There is no maximum that you can receive in disability backpay from the Social Security Administration.
If you file for disability in North Carolina and get approved on your claim, the amount of disability backpay that you receive will depend on a number of different factors.
The first factor will be whether or not you were approved in the title II Social Security Disability program, or the title 16 SSI program.
For SSD, the amount of backpay that you receive can go back to your original date of application. It can also potentially go back 12 months prior to your date of application, meaning that you can receive up to one full year of retroactive disability benefits.
For SSI, your backpay can only go back as far as your original date of application.
The statements above describe how the two disability programs handle the issue of back payments. However, in actuality, what really affects how much you receive for your back payment?
It really comes down to two factors:
1. The first factor is how long it takes for your case to eventually be approved. The longer your case goes on, the more back pay you may potentially be eligible to eventually receive. This is why, if you are approved on your initial disability claim–in other words your application–you may or may not receive that much in backpay.
However, if your case, as most cases do, goes to a disability hearing, then it will have remained in the system for 2 to 3 times as long and, consequently, you may potentially receive a much higher amount for your back payment.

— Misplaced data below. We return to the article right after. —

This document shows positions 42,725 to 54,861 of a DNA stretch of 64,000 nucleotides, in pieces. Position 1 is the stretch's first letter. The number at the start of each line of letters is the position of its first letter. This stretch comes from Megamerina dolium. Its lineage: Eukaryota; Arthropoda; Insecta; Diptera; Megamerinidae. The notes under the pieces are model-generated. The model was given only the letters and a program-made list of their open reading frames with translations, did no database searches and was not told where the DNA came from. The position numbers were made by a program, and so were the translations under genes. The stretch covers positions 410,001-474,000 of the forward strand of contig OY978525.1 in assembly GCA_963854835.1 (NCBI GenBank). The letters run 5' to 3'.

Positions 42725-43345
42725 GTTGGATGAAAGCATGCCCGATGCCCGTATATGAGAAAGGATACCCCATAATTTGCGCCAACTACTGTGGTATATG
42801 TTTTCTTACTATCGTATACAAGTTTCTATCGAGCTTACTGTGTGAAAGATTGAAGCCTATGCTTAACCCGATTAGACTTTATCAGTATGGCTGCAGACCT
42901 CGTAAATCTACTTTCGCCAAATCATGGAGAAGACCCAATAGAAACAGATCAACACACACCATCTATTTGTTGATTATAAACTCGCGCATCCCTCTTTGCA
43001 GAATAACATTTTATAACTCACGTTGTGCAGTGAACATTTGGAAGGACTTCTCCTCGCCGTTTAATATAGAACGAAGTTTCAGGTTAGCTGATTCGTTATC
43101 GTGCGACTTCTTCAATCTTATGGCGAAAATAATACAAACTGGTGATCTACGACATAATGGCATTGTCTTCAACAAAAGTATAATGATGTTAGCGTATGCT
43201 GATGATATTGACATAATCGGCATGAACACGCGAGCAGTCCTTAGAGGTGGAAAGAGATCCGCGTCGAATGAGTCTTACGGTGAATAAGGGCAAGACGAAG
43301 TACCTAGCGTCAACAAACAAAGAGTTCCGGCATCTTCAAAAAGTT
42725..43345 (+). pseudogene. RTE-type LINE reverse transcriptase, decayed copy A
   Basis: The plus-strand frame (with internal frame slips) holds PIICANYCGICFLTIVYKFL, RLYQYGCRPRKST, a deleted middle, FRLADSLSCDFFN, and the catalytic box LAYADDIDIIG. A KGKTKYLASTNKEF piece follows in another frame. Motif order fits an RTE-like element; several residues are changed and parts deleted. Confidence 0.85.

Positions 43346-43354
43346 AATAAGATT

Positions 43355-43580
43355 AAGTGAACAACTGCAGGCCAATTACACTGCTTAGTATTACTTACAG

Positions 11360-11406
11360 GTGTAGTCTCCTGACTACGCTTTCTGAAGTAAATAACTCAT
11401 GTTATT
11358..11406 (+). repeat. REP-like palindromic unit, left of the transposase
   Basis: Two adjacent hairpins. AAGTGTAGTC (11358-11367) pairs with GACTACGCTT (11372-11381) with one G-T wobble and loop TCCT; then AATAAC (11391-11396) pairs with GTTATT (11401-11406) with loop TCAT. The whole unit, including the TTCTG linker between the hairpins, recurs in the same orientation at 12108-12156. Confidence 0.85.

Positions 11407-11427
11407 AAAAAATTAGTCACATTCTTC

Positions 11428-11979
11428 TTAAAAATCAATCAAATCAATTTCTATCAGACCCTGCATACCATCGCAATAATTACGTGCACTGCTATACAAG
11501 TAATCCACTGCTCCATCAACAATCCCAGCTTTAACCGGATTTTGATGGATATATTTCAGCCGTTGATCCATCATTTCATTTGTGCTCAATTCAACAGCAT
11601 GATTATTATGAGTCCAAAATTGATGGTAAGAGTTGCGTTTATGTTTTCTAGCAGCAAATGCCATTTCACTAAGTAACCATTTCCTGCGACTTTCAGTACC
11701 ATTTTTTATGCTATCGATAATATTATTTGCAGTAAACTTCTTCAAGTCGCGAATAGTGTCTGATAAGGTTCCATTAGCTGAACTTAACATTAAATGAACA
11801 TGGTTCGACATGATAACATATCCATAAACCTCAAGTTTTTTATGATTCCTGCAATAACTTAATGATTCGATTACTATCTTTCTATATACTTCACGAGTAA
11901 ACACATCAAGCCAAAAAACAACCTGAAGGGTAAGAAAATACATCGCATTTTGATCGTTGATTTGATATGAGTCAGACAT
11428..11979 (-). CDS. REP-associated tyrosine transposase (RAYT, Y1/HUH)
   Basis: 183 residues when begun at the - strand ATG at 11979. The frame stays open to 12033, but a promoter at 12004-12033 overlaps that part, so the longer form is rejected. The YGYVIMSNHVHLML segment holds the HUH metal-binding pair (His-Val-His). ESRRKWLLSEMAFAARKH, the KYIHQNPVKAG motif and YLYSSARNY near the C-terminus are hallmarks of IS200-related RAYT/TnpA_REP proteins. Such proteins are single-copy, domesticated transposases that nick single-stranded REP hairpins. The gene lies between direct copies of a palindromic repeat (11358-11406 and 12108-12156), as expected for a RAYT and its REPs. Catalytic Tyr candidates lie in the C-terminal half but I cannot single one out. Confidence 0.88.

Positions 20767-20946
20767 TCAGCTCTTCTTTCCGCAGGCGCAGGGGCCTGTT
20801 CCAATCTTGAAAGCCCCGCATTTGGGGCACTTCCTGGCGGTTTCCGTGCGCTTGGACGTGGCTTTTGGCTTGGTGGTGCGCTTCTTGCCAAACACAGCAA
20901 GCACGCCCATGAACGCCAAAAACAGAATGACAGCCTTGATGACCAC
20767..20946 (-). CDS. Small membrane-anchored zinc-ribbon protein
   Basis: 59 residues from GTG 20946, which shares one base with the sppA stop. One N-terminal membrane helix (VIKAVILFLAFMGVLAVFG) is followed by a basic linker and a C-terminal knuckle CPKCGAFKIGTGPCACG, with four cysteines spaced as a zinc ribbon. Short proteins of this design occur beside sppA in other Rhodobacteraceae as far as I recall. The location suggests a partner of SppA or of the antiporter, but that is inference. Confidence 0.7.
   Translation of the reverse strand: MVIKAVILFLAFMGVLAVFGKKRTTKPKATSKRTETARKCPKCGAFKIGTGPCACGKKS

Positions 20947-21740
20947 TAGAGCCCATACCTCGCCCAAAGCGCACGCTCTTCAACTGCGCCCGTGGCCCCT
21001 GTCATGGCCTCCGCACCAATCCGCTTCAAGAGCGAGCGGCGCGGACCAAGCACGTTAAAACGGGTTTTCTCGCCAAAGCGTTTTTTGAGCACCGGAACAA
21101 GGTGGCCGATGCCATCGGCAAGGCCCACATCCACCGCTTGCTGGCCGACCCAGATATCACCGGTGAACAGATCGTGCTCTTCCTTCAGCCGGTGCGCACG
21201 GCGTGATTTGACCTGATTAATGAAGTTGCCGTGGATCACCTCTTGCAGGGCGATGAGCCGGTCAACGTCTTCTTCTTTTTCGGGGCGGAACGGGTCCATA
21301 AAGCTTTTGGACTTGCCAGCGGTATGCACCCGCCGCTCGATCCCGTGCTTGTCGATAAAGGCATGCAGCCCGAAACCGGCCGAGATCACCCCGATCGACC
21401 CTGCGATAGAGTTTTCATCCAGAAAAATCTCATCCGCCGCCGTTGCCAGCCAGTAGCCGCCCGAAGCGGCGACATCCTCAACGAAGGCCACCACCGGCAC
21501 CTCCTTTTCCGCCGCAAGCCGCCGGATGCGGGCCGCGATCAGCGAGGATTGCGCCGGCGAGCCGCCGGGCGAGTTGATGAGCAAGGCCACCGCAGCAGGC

2. The second factor is your onset date. What is your onset date? This is simply the date on which your disability is considered to have begun. This date is determined by your medical evidence. In other words, it is when your evidence proves that your disability started.
Obviously, proving the earliest possible onset date for your disability is very important. And this is usually where a disability representative can be of great value to your case. Because a disability representative will analyze your medical evidence to determine how far back your claim can be proven, and will attempt to seek out additional evidence that can push the onset date back as far as possible.
It is not unusual for an individual who has filed for disability in North Carolina to receive as much as $30,000 or $40,000 for their back payment of benefits.
Keep in mind, however, that these very large back payments typically occur when a case has had to go through the first two levels of the system, meaning the application and the reconsideration appeal, and then has had to be presented to a judge at a Social Security hearing.
Of course at hearings, the process works much different differently then at the first two levels of the system. As opposed to the judge simply reviewing the evidence and issuing a decision, the claimant and/or their disability representative will actively present a case that is supported by medical and vocational evidence, as well as whatever grid framework rules and federal regulations apply to the case.
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